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Off in the distance...

A forum to post any lighthouse pictures you'd like others to see. Feel free to talk about lighthouse photography. Lighthouse-related photos (such as LSS and lenses) are also welcome.

Postby Gary Martin » Sat Oct 11, 2008 12:08 pm


When I got to Ft Niagara last week, you could see buildings on the skyline out across Lake Ontario. The buildings are downtown Toronto, with the prominent CN Tower to the left. According to Google Earth, as the crow flies from where this was shot (300 mm), it's 31.96 miles to Toronto across the lake.

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Postby LeadingLight » Sat Oct 11, 2008 1:46 pm


We are wondering here if it is the real skyline you see, or a mirage. I lived at the coastline of Terschelling Island for a while, and in specific weather conditions I could see the mainland, though theoretically that was impossible because it should be under the horizon.
The distance between Gary and Toronto is about 30 miles. Presuming that it are English miles, that is about 26 nautical miles. The list of lights has a table where you can find the geographical range of a lighthouse. That is the range that a light would have in theory, when there are no weather conditions disturbing it. To get a geographical range of 26 NM, the light should have an elevation of 140 metres (459 ft). So the other way, buildings have to be more than 140 metres high, to be visible from 26NM. With the CN Tower of more than 550 metres (1815 ft) as a reference, it is still possible that it is the real skyline and not a mirage. So the conclusion.... we're still wondering :?
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Postby Gary Martin » Sat Oct 11, 2008 2:41 pm


Interesting question, Frans. With the CN tower, that clearly isn't a mirage. Some of the small buildings to the extreme right have to be a mirage as they're separated from the horizon line when you look at the image at 300 dpi. I think the bottom line is that we're dealing with a mixture of real and mirage.
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Postby LeadingLight » Sat Oct 11, 2008 10:28 pm


I thought I recognized the image of buildings seperated from the horizon, so that brought up the question. Until I lived on the island I never knew mirages were real. I only knew the fata morgana drawings of thirsty people in the desert, that saw what they wanted to see. It's interesting stuff.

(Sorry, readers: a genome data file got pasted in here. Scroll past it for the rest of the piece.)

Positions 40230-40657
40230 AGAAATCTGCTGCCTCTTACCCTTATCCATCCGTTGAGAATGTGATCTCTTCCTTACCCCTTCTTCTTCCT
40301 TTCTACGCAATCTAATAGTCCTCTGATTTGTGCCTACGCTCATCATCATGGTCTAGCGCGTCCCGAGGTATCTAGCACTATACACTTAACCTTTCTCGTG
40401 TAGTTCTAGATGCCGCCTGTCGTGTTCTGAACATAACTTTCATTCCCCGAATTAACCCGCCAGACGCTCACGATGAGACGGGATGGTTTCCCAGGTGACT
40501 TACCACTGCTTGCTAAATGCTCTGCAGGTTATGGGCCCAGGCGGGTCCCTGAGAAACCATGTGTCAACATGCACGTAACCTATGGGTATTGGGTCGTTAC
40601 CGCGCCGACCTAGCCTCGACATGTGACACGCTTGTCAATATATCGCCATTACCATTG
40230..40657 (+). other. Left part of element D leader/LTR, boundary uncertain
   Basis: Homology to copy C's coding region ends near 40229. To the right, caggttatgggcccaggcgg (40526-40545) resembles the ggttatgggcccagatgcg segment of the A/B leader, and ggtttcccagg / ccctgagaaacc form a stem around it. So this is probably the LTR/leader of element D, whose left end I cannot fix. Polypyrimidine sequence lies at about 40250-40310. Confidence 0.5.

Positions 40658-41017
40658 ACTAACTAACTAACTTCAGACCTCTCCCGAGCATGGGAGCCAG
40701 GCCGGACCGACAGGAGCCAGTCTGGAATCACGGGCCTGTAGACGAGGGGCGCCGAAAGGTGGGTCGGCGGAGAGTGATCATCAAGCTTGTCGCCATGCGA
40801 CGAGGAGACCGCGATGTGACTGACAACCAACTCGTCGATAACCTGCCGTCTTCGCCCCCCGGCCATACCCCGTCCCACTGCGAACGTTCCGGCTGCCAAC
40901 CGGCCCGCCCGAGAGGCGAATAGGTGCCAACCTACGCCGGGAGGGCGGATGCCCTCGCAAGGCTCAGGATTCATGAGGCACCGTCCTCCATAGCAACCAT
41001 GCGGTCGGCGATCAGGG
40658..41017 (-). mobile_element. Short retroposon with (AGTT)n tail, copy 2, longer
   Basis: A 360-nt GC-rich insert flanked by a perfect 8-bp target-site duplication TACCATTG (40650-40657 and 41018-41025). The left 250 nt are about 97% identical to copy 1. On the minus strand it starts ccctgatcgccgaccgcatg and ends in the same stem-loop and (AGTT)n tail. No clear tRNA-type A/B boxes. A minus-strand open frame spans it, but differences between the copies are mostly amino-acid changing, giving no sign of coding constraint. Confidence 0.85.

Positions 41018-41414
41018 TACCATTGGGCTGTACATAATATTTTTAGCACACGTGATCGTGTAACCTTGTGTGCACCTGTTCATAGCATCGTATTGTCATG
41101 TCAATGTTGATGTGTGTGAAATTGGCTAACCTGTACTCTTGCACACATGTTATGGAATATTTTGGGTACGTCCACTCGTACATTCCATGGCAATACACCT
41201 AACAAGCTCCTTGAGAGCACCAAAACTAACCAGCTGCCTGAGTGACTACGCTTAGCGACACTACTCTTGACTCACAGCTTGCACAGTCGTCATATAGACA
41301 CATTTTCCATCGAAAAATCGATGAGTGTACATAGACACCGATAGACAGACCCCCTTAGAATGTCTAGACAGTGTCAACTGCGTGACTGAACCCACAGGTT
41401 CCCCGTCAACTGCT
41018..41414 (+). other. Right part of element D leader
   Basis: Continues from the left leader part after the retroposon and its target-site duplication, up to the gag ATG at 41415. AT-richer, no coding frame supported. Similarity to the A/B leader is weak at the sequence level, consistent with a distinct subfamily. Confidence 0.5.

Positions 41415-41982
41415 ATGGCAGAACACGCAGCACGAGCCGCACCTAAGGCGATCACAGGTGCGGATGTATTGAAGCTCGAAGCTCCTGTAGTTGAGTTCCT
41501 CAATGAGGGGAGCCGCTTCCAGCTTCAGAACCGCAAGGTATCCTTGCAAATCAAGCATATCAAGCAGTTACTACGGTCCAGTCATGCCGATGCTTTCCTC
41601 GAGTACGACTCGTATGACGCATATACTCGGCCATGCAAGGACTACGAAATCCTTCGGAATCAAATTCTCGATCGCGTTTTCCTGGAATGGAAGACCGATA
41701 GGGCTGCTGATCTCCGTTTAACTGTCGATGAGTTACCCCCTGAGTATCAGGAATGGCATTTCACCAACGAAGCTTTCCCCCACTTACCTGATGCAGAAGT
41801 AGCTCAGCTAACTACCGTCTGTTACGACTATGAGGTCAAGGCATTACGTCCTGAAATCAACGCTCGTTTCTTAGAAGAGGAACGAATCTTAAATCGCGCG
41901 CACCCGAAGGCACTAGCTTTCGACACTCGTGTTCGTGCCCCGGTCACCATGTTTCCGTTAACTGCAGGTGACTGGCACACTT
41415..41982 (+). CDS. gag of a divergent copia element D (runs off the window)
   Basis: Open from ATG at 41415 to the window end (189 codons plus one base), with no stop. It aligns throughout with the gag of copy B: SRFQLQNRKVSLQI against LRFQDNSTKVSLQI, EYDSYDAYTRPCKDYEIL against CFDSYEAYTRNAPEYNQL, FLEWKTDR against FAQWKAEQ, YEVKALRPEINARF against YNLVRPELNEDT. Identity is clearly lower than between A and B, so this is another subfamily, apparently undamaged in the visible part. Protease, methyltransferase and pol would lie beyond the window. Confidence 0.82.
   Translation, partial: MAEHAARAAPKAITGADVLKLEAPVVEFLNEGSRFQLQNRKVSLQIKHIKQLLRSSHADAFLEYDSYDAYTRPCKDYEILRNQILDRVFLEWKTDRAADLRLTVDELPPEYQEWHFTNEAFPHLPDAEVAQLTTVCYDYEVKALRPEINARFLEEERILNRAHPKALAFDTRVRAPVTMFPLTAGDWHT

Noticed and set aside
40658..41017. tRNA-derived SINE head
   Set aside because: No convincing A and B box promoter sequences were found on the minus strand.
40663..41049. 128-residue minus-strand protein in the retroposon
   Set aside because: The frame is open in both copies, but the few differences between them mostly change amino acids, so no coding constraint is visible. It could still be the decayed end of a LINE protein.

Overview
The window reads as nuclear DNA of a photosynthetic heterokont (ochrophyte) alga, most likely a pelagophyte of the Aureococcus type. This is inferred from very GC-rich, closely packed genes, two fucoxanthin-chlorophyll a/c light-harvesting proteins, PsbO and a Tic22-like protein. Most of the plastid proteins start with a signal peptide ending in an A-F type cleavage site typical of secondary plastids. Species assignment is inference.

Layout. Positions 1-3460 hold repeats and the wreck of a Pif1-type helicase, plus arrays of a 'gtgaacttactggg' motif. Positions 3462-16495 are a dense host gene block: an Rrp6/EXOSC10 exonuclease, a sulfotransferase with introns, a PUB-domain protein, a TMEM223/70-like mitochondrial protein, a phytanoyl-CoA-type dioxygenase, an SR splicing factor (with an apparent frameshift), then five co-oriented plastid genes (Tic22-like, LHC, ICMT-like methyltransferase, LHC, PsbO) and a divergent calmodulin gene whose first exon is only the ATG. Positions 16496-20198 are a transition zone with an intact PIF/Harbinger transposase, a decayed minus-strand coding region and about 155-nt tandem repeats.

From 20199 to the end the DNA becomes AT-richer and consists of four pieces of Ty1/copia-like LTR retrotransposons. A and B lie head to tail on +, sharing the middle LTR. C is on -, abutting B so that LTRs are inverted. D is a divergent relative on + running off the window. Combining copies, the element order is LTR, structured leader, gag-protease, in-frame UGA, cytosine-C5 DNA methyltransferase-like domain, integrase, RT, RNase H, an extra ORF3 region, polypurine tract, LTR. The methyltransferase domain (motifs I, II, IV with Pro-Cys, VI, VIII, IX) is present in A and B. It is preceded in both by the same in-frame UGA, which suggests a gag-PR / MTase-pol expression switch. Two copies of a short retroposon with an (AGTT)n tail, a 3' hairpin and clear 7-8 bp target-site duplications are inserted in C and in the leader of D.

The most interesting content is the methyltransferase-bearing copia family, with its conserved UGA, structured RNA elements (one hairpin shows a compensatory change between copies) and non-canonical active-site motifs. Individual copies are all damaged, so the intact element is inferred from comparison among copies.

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Postby Gary Martin » Sun Oct 12, 2008 4:46 am


A couple of times a year there is a mirage from Chicago visible in St Joseph, Michigan about 70 miles away. I've not seen it but have been told you can read the Coca Cola sign on one of the buildings as clear as a bell.
Last edited by Gary Martin on Sun Oct 12, 2008 7:24 am, edited 1 time in total.
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Postby Leah Loar-Mays » Sun Oct 12, 2008 4:52 am


And I'm left wondering how the heck one manages to photograph a mirage?????? :? :roll: I find it much easier to believe that you can actually SEE the skyline 30 plus miles across the Lake...............
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Postby LeadingLight » Sun Oct 12, 2008 2:06 pm


Photographing a mirage is not more or less difficult than photographing anything else. There is no magic in a mirage, it is just an atmospheric effect that you can see and photograph. http://en.wikipedia.org/wiki/Mirage
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Postby Hersh » Sun Oct 12, 2008 2:32 pm


Leah, anything you can see, you can photograph. Except for vampires of course. Everyone knows you can't photograph them or see them in a mirror.
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Postby Leah Loar-Mays » Mon Oct 13, 2008 5:56 am


Thanks for that tip, Mike.............. :roll: :lol:
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Postby Leah Loar-Mays » Mon Oct 13, 2008 6:03 am


I guess I have always been under the mistaken impression that a mirage was not real in any sense, but imagined by someone longing to see something or someone. An image created by atmospheric conditions is a true phenomena.

Thanks for the info!
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Postby LeadingLight » Mon Oct 13, 2008 11:20 am


That's a Fata Morgana, but it is in fact based on the same atmospheric effect, that is very strong in deserts (like on roads on a hot sunny day). The thirsty man really sees the oasis, but due to the mirage it looks close, but may be 30+ miles away, which is quite a distance to move on your knees without a drop of water :?
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Postby island » Tue Oct 14, 2008 8:11 pm


Some many months ago this phenomenon was discussed in the Lighthouse Technology section on this board. Under certain admospheric conditions (clean and cool air ) light bends or refracts over the horizon and objects beyond the geographic range of visibilty can be readily seen in detail during daylight. At night the light from a lighthouse or other sources may likewise be visible well beyond the geographic range of visibility. This atmospheric refraction of light is most apparent when air turbulance is minimial in early morning or late afternoon and/or at night .

The differs somewhat from a fata morgana which is caused by distortion of light by alternate layers of hot and cold air and would most often be present during mid-day heating of the air by the sun. An example of this is an island or land mass in the distance that appears to be suspended above the water or land below.
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